The solution was to create as simple a system as possible for solving a relatively complicated task. The challenges are somewhat different from traditional floating oil and gas installations. The dimensions are slightly smaller, but the number is higher. There is a major focus on costs and strong efforts are being made to keep the levelized cost of energy as low as possible.
Carbon Capture and Storage cuts emissions and creates new jobs
Carbon Capture and Storage (CCS) may contribute to cutting emissions in industrial processes where currently no alternative technologies exist. CCS could also enable conversion of natural gas into zero-emission hydrogen gas. Extensive experience from oil and gas activities, 25 years of experience with offshore CO 2 storage, a world-class supply industry and research community, all give Norway a leading position within CCS.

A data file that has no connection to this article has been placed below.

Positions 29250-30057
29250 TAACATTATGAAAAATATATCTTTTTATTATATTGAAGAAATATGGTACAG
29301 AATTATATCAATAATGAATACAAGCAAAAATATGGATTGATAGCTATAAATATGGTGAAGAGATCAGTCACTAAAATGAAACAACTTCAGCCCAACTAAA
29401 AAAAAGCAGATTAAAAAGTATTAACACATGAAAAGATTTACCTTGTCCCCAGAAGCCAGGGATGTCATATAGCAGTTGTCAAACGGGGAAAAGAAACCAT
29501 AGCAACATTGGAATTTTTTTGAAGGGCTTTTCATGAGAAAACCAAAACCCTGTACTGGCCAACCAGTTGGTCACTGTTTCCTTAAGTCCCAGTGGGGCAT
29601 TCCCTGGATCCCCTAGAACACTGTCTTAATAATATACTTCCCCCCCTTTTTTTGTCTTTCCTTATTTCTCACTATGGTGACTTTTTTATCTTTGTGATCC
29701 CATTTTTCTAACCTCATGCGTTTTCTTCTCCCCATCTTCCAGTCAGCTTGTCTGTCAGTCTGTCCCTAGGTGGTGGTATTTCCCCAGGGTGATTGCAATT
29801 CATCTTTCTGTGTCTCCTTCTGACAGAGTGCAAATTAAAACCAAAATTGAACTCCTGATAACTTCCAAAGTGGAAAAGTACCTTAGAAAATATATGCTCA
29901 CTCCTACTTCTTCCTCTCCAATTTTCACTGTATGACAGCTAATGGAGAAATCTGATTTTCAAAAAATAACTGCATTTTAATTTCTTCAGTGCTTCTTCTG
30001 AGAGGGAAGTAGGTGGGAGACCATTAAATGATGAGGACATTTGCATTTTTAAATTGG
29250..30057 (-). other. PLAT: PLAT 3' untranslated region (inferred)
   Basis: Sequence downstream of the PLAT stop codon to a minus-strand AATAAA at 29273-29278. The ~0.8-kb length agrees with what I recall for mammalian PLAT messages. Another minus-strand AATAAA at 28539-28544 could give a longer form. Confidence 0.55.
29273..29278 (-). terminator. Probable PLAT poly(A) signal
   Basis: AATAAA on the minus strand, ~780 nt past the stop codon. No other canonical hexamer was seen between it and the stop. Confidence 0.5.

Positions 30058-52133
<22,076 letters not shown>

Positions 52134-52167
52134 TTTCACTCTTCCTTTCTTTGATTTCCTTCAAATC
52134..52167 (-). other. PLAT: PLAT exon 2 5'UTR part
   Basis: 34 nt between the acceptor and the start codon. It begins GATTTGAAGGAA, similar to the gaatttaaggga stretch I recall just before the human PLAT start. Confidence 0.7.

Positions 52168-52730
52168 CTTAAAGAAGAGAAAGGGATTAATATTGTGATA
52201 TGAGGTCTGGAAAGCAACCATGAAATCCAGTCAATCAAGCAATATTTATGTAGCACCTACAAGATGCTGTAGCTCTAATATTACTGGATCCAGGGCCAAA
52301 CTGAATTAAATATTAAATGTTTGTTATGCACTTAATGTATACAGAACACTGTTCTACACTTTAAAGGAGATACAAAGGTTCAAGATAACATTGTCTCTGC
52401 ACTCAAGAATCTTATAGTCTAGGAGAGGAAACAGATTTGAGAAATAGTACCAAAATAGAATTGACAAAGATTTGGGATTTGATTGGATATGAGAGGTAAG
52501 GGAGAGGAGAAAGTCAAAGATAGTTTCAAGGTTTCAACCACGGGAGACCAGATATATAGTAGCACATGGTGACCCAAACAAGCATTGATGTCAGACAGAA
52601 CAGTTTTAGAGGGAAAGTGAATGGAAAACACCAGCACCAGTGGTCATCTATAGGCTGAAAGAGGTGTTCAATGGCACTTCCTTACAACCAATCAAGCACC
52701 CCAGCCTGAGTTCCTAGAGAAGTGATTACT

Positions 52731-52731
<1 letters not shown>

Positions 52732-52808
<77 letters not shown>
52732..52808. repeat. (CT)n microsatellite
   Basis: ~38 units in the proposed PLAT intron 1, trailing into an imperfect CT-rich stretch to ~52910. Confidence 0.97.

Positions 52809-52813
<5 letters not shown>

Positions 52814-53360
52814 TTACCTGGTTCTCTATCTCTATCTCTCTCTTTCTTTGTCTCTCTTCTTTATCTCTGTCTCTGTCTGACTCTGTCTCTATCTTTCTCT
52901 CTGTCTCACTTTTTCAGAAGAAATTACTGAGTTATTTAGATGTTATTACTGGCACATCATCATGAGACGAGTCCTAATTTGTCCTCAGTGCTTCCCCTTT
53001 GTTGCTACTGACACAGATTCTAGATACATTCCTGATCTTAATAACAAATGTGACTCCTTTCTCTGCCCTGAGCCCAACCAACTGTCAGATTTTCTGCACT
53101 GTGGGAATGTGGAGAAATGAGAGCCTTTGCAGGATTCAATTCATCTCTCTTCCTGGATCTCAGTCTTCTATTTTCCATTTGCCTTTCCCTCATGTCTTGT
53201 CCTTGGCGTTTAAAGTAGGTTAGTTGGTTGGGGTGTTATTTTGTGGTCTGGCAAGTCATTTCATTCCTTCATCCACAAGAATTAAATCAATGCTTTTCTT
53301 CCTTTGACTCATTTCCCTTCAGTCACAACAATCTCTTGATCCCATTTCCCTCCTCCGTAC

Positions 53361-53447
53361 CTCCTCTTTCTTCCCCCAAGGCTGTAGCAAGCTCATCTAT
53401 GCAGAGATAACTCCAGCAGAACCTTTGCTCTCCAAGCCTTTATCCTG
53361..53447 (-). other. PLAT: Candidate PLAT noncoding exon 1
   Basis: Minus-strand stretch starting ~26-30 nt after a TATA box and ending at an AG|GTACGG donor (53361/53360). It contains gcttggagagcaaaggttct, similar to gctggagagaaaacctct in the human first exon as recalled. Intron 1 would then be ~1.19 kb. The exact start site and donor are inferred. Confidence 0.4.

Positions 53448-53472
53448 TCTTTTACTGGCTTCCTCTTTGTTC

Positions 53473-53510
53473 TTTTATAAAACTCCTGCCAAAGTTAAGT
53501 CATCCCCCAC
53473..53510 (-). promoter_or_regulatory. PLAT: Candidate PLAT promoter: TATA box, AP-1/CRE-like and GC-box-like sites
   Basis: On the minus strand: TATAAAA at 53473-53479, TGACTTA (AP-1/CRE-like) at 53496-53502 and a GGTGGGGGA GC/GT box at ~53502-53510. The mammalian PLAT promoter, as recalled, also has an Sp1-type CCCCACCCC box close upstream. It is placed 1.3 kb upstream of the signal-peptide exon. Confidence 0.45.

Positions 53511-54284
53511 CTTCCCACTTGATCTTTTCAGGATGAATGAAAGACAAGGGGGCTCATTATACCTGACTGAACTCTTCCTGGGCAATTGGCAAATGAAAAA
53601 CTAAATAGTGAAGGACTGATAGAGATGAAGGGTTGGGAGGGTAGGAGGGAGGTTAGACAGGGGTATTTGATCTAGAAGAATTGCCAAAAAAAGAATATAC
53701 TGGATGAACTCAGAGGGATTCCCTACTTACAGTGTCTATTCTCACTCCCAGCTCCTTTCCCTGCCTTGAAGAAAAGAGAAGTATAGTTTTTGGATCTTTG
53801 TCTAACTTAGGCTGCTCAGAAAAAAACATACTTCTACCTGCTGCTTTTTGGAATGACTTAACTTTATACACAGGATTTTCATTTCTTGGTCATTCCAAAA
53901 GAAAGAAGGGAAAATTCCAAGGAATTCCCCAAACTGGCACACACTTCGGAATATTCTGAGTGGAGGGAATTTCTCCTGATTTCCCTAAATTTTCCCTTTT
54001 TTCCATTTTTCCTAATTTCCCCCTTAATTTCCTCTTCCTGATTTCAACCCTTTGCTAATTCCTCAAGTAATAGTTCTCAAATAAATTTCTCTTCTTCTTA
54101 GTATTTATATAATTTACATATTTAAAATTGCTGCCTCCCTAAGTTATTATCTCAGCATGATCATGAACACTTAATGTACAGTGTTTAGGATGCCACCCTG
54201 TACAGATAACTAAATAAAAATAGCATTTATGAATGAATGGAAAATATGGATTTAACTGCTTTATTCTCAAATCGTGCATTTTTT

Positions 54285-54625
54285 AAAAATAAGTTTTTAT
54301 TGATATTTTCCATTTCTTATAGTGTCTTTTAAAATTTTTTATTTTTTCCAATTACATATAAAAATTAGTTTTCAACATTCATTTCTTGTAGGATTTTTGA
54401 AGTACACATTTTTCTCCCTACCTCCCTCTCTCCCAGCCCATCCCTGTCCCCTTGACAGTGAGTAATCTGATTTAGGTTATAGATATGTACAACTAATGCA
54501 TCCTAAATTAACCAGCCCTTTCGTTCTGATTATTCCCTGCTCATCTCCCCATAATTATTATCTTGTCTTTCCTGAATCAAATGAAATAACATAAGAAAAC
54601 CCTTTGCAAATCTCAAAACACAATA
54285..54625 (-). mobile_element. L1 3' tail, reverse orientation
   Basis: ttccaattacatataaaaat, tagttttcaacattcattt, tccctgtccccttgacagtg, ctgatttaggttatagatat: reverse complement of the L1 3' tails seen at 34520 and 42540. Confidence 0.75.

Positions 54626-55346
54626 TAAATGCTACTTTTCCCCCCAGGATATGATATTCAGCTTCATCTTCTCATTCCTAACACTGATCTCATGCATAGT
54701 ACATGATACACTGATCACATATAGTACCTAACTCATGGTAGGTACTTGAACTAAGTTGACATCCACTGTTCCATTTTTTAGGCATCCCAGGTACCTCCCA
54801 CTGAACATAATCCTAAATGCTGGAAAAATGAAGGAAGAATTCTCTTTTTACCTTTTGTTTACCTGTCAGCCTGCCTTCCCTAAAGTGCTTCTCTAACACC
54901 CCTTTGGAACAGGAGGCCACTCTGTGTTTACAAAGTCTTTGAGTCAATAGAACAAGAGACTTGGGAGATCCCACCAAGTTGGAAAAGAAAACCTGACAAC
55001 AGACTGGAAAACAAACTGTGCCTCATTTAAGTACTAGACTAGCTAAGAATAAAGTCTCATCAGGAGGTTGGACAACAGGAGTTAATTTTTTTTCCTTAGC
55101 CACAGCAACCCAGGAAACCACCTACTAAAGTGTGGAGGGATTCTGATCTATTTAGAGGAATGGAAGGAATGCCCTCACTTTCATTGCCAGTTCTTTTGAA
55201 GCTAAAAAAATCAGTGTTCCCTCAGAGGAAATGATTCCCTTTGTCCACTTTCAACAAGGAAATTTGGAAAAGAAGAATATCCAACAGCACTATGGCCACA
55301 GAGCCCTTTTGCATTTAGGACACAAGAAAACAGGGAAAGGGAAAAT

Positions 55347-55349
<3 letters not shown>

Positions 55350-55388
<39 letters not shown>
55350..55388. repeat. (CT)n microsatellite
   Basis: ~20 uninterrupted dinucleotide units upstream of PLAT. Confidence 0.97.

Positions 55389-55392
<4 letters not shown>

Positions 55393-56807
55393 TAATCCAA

The Government’s “Longship” initiative, where CO 2 will be captured from Norcem’s cement factory in Brevik and possibly from Fortum Oslo Varme’s waste incineration plant and permanently stored under the seabed on the Norwegian continental shelf, is a Norwegian large-scale demonstration project encompassing capture, transport and storage of CO 2 . Longship will demonstrate that CCS is safe and feasible, and will facilitate learning and reduce costs in subsequent projects. The initiative will establish infrastructure for transport and storage of CO 2 with surplus capacity, and facilitate commercial development by preserving, transforming and creating new industries and businesses. In the future, the Norwegian continental shelf may play an important role in reducing CO 2 emissions from both Norwegian and European industry. The Norwegian Petroleum Directorate estimates that it is possible to store more than 80 billion tonnes of CO 2 in reservoirs on the continental shelf.